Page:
This content is not included in your SAE MOBILUS subscription, or you are not logged in.
Evaluation of Fast Warm-Up Strategies for a Light-duty Gasoline Compression Ignition(GCI) Engine
ISSN: 0148-7191, e-ISSN: 2688-3627
To be published on April 14, 2020 by SAE International in United States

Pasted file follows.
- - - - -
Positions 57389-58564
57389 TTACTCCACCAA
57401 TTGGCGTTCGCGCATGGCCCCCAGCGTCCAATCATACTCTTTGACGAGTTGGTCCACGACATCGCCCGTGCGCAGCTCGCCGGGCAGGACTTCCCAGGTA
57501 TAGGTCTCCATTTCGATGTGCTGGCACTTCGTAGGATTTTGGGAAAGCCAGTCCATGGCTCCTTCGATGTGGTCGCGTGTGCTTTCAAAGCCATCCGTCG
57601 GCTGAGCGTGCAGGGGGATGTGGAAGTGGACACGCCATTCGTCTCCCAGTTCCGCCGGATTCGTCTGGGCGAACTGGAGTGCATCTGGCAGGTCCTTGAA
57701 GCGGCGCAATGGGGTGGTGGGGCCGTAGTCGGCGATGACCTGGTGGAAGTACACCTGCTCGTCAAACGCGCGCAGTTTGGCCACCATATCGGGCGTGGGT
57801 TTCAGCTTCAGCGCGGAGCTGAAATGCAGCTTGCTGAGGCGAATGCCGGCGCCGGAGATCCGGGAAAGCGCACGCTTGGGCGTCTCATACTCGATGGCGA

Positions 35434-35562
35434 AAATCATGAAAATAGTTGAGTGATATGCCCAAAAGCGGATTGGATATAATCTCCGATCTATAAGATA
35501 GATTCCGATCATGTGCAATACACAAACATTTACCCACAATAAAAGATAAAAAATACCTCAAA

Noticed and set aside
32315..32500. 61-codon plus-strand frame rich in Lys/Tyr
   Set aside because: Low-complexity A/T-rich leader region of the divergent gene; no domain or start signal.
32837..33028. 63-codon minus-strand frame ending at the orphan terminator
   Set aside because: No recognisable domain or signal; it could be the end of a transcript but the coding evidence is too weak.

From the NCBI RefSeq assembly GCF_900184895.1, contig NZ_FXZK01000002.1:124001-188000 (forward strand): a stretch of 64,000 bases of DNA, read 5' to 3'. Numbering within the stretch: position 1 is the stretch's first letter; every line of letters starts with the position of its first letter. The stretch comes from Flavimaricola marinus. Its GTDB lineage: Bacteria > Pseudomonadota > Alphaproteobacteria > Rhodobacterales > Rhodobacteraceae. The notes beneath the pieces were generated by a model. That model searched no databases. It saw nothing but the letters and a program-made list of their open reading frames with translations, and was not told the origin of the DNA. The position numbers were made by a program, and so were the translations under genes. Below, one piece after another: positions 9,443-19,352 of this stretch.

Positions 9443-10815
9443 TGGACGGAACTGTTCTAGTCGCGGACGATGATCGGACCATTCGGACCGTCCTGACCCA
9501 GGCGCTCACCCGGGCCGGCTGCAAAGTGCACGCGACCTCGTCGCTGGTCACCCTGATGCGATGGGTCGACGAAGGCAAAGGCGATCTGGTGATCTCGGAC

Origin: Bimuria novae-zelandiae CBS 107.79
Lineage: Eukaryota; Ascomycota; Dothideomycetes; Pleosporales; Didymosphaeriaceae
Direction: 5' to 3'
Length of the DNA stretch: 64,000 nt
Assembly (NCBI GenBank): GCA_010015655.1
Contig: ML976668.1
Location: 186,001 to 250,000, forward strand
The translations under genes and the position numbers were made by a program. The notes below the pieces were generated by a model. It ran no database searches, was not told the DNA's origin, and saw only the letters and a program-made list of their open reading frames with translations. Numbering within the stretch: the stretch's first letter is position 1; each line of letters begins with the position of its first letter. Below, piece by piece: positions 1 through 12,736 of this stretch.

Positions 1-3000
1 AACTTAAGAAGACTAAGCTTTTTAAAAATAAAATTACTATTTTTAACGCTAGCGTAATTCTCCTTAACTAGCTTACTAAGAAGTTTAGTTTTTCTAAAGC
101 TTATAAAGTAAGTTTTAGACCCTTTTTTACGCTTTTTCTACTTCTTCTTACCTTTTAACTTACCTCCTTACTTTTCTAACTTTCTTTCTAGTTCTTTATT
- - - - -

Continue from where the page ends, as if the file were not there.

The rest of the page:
Increasingly stringent emissions regulations in automotive applications are driving advancements in after-treatment technology and emissions control strategies. Fast warm-up of the after-treatment system during the engine cold-start is essential to meet future emissions targets. In this study, a range of strategies were evaluated on a 2.2L, four cylinder, light-duty Gasoline Compression Ignition (GCI) engine with geometric compression ratio 17. The GCI engine has a single stage turbocharger and low-pressure exhaust gas recirculation (EGR) with EGR cooler bypass. . For cold-start assist, the engine is equipped with a 2.5kW electric heater. The aftertreatment system is comprised of an oxidation catalyst, followed by a particulate filter and an SCR catalyst. A detailed GT-Power model of the GCI engine system was developed for evaluations. In the first work phase, the individual and combined benefit of the engine-based strategies, such as flare speed, load, retarded CA50, intake air heater and backpressure valve throttling were evaluated for ambient cold-start. The cumulative benefit of the strategies produced estimated exhaust temperature and exhaust enthalpy of 470 degree C and 10 kW, respectively at the catalyst inlet. In the second work phase, measure to conserve heat such as turbine-bypass, thermal barrier coating (TBC), air-gap manifold insulation, and cylinder-deactivation were investigated individually as well as combined with the strategies in the first phase. For turbine bypass, the turbocharger thermal inertia was quantified using fast thermocouples and heat probes located at the turbine entry and exit. The measured steady-state and transient temperature profiles were then input in the 1-D model to calibrate the heat-loss characteristics of the turbine assembly. The effects of the thermal barrier coating on the piston and valve surfaces exposed to the hot gas were simulated by imposing the temperature swing profiles representing the coating material characteristics. The analysis predicted ~40-70 °C rise in exhaust temperature depending on the material coating thickness. Overall, the effectiveness of the strategies to raise both exhaust temperature and enthalpy, as well as the implementation challenges are discussed. Finally, a sequence of cold start strategies is recommended for a faster catalyst light-off.